Let me share some detail on the main performance drivers during the quarter. Loan growth is highlighted on Slide Five. Loan balances continued to grow during the quarter with net growth of $445 million. This represents a 3% quarter-over-quarter growth rate and a 10% increase year-over-year. Growth during the fourth quarter was well balanced with increases to most major portfolios.

Commercial and business lending balances increased by $262 million during the quarter and were driven primarily by growth of $174 million in general commercial loans which include middle market C&I activity. Part of this quarter’s growth in general commercial loans was driven by year end related customer activity. We would expect that middle market commercial loans in the first quarter will be flat with the fourth quarter level given seasonality and the strong activity at year end.

We experienced continued but slower growth in our specialized lending portfolios during the quarter including a $50 million increase in mortgage warehouse lending. Growth of $77 million in power and utility loans was partially offset by a decline in oil and gas lending from the third quarter of $39 million. Oil and gas and power and utilities loans collectively represent 4% of the total loan portfolio, about the same as the third quarter.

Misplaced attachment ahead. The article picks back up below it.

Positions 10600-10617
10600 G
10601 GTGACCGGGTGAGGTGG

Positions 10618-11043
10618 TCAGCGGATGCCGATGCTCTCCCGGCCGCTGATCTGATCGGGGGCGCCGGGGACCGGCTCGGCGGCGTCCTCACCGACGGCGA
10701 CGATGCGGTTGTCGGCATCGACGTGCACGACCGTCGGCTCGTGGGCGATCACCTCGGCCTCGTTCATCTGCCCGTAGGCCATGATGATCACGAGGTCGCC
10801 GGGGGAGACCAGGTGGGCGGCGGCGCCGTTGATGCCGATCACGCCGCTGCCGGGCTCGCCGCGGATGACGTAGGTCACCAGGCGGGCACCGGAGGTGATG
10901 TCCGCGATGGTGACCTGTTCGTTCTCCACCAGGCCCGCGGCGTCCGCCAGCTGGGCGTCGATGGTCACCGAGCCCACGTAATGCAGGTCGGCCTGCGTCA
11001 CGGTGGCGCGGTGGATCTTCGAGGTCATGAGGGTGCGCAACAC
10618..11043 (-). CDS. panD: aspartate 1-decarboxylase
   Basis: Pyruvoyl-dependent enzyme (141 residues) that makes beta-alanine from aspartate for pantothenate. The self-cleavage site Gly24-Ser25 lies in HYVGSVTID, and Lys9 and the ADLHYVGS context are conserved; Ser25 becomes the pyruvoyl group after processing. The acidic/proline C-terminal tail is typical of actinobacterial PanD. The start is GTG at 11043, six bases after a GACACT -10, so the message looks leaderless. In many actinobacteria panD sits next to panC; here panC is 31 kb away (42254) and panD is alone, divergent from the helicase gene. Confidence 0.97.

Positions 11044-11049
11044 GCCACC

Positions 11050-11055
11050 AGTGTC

Commercial real estate loans grew by $164 million during the quarter and was comprised of $120 million of income producing loans and $44 million of construction loans. The growth in investor commercial real estate loans was driven by about $60 million of multifamily and $30 million of office building secured loans and in the construction space growth was the result of increase in multifamily and retail projects.

Residential mortgage loans grew by $172 million or 5% during the quarter. Approximately 20% of this quarter’s residential mortgage growth came from hybrid ARM products with the remainder comprised of 15 year and under fixed rate product. We continue to be disciplined and have seen pricing hold up near the 3% level on mortgages we hold on the balance sheet. We’re continuing to sell 30% year production to the agencies through our mortgage banking operations.

The retail loan portfolio which includes mostly home equity loans continues to experience pay downs and declined $153 million from the prior quarter. We expect to continue to see run off in these portfolios into 2013 as consumers deleverage and refinance into lower priced first lien mortgages. The composition of the home equity book remains stable from the prior quarter with first lien home equity loans accounting for about 55% of the total portfolio.

Regarding the recently published qualified mortgage guidance, while we’re still reviewing the materials, Associated’s long standing lending practices already include many of the rules suggested. We believe that we’re currently operating largely in line with the proposed guidelines and we don’t expect material changes to our underwriting and origination procedures.